In a preferred embodiment of this invention, the altitude sensing means 10 is a radar altimeter of the general type presently installed on most modern aircraft. These altimeters are normally capable of sensing altitudes from 2,500 feet above the ground down to ground level with an error not greater than i: 5 percent. In addition, many of these altimeters are equipped with from six to ten terminals which can be adjusted individually to give an electrical output pulse whenever the aircraft passes through a preselected altitude. An example of such a radar altimeter is the Collins Radio Altimeter, Model AL-101. In such a preferred embodiment, the various conductors l2a-f, 14al7, l9 and 21a-f are suitable electric wires. The actuating means l3a-f and 18 are any standard electrical switching means such as, for example, electric relays and the signaling means 15a-f constitutes electric lights installed in the signaling display 16 in such a fashion as to provide a readily identifiable indication of the specific altitude reached. In this preferred embodiment the actuating means 13a-f are so designed that once they have been activated the appropriate light Isa-f remains on until it is manually disconnected by the corresponding switch 2la-f. The actuating means 18 however automatically resets after each pulse so that the audio signal does not sound continuously but after a brief period becomes silent and available to provide a similar alert when the next designated altitude is reached.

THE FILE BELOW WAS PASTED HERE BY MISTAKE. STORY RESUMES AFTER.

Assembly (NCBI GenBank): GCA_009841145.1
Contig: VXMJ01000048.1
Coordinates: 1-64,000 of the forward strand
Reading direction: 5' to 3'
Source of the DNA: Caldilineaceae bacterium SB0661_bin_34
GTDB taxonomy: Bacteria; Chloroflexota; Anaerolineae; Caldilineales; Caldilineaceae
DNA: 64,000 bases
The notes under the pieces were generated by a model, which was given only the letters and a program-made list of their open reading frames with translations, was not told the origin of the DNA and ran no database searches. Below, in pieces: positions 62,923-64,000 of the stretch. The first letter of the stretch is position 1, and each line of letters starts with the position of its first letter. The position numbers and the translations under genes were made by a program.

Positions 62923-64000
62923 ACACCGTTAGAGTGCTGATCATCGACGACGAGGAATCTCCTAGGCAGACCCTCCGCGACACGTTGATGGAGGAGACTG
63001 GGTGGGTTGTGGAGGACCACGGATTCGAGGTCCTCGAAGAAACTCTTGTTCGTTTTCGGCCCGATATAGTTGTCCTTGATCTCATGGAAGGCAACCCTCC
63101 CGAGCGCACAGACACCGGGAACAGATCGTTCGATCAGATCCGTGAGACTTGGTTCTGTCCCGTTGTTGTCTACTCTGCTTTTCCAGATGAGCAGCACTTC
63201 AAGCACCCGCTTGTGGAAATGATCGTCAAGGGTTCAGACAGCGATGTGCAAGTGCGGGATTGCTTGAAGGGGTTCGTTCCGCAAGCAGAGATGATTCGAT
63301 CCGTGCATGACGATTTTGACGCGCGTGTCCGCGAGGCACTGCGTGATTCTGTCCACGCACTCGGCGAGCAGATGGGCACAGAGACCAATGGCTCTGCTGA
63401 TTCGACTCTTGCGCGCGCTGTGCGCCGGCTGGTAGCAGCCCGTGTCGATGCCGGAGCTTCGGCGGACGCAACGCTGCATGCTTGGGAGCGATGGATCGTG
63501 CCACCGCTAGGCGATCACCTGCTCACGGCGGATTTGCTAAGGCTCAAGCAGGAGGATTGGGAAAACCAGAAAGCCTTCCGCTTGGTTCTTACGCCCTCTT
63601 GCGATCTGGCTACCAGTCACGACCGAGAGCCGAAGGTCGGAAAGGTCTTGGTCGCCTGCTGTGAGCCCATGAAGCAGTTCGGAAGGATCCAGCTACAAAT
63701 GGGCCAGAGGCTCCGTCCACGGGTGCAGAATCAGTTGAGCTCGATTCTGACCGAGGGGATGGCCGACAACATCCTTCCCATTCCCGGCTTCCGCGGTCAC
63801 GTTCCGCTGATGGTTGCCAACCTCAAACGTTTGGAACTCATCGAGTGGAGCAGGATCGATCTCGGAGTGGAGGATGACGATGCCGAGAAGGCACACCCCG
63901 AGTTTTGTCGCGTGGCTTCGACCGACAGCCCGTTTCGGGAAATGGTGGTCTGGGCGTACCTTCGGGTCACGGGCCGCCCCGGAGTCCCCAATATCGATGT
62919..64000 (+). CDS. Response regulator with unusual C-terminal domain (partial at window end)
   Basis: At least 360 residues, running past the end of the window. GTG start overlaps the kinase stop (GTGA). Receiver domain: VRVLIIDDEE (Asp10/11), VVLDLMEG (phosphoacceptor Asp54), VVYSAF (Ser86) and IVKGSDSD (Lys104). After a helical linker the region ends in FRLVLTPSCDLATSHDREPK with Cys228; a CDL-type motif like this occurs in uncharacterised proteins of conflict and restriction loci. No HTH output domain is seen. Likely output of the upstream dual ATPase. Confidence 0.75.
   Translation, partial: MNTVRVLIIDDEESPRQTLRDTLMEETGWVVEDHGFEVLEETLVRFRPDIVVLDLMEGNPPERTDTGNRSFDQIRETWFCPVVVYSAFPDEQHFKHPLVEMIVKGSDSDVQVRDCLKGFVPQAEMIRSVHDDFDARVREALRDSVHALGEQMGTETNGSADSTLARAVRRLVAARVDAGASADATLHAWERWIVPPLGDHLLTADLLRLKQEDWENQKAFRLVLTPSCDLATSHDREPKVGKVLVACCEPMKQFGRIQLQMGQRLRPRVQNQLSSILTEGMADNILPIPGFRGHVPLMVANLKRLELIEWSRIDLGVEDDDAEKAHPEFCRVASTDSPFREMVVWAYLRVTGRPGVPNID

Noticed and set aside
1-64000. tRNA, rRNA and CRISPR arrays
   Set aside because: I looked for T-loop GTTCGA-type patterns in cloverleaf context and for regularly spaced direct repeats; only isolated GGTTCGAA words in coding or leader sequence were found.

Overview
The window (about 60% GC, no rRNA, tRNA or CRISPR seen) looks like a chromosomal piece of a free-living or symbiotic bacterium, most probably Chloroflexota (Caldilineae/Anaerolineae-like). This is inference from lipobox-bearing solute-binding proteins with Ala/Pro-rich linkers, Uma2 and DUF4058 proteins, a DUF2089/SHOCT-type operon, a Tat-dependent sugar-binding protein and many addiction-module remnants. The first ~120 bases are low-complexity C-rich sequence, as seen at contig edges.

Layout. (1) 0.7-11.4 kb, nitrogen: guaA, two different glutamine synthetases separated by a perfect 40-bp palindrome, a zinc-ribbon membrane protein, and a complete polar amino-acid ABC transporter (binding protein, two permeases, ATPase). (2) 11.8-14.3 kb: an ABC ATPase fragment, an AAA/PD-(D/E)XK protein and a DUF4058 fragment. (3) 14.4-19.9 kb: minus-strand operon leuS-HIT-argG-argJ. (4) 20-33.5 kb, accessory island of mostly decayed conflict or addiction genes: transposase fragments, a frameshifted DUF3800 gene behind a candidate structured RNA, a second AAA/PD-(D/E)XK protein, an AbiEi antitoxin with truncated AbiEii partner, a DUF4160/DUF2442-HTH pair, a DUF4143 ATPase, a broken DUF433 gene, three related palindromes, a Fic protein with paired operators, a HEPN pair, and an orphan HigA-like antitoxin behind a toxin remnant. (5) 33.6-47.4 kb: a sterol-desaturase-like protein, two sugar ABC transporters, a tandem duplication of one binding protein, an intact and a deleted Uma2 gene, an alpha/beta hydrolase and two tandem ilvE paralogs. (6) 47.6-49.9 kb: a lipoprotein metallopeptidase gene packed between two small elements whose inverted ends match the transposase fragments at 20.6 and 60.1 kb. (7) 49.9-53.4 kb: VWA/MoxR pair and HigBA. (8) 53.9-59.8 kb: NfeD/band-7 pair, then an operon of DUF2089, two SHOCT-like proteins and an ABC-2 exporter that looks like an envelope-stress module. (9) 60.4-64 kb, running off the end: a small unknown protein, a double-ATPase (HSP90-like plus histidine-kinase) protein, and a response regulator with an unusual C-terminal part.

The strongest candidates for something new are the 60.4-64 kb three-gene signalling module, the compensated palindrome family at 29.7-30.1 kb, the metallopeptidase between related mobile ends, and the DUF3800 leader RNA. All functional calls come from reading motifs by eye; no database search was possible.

In one embodiment of the subject invention the visual signaling device is mounted near the bottom of the windscreen in the center of the aircraft, as shown in FIG. 2 and consists of a series of six lights mounted horizontally from right to left and in a descending altitude line to the left so that the light 15f represents the minimum decision height. In operation of this embodiment the light 15a furtherest to the right is normally adjusted for 1,400 feet since most airports presently have the outer marker altitude at 1,500 feet. Inadvertent premature descent below this altitude will trigger the light 15a should the aircraft descend as low as 1,400 feet. Thus if this light goes on prior to the pilot passing through the outer marker he is alerted to the fact that he is below his desired approach altitude. The second light 151; is preferably adjusted for 900 feet and will thus come on when the airplane is in the final stabilized approach. The third light 15c which is adjusted for 600 feet, comes on as the aircraft is approaching visual flight altitude minimums. This is the point the aircraft normally begins to decelerate to threshold speed when on an instrument landing approach. The fourth light 15d is adjusted for 300 feet which is just below the normal visual flight lower descent limits. If the pilot does not have visual ground reference this light indicates that he is below his minimums. On an instrument landing approach, this light will come on at the beginning of the glide slope extension phase of the flight director. It also alerts the pilot that he is 6-8 seconds from the middle marker on the approach. The fifth light 15e is adjusted for the 150 feet level. This level indicates that for a 200 feet decision height the pilot is below his minimum altitude. On a category 2 approach with a decision height of feet, the approach lights should be coming into view. This light will also alert him that during the next 3 or 4 seconds he must decide whether the visibility is sufficient for him to continue his approach. The sixth and final light 15 f which is the light normally closest to the pilot, is the decision height light. This light is adjustable by the pilot to reflect the minimum decision height for the particular approach. When this light comes on, the pilot must be in visual contact with the ground or he must abandon the approach. As can be seen, the function of this display is to provide the pilot with a lengthening sequence of lights as he descends lower. If desired, the lights may be of different colors to make it easier to determine which lights are on without directly looking at the indicator. As will be appreciated this apparatus can function equally well to provide similar altitude information to the pilot during aircraft departures. The foregoing description of the sequence of operation during approaches is intended to be illustrative only and to, in no way, limit the usefulness of the invention.